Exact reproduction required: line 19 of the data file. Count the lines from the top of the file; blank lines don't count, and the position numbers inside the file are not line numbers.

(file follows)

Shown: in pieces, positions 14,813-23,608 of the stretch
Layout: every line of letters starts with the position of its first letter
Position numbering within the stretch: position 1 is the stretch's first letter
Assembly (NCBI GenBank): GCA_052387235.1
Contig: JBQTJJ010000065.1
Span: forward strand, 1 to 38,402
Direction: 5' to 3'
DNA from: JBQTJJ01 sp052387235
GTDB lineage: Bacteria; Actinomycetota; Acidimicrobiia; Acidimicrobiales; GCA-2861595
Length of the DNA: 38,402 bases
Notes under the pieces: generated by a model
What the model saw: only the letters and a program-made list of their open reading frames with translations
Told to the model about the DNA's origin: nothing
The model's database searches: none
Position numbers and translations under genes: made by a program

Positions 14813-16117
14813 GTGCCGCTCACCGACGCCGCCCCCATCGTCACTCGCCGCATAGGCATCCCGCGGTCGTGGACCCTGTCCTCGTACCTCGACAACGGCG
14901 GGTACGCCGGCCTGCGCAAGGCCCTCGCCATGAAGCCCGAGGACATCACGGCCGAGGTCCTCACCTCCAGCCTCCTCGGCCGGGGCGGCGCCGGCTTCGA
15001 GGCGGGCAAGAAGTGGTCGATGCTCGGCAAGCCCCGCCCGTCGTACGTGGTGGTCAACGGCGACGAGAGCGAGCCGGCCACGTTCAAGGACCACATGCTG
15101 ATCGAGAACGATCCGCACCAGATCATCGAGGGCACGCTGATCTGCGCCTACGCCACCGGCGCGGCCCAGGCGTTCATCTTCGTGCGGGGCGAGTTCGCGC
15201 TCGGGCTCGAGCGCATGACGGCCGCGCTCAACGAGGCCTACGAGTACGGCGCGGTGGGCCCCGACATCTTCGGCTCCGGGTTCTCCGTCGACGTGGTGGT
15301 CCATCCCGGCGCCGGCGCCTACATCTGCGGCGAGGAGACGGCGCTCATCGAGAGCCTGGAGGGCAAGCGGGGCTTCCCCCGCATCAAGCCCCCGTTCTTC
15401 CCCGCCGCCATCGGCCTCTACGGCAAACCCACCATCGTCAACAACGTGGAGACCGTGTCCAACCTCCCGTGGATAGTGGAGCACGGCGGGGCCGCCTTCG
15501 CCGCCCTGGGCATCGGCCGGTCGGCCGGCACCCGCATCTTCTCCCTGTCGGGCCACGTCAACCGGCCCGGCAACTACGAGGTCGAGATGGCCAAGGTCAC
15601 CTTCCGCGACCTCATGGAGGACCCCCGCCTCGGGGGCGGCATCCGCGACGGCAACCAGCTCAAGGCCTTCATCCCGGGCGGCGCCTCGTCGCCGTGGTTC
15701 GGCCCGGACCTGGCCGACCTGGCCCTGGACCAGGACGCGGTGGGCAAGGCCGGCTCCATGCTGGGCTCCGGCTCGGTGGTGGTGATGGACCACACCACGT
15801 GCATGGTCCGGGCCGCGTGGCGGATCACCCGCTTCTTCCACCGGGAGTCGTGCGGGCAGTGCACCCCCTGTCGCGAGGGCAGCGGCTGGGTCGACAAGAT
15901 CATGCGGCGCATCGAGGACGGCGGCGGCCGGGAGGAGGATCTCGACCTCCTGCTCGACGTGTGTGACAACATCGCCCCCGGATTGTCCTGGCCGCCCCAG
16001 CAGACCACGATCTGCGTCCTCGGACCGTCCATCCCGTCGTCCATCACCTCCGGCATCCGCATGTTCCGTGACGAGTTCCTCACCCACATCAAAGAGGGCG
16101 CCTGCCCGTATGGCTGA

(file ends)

15001 GGCGGGCAAGAAGTGGTCGATGCTCGGCAAGCCCCGCCCGTCGTACGTGGTGGTCAACGGCGACGAGAGCGAGCCGGCCACGTTCAAGGACCACATGCTG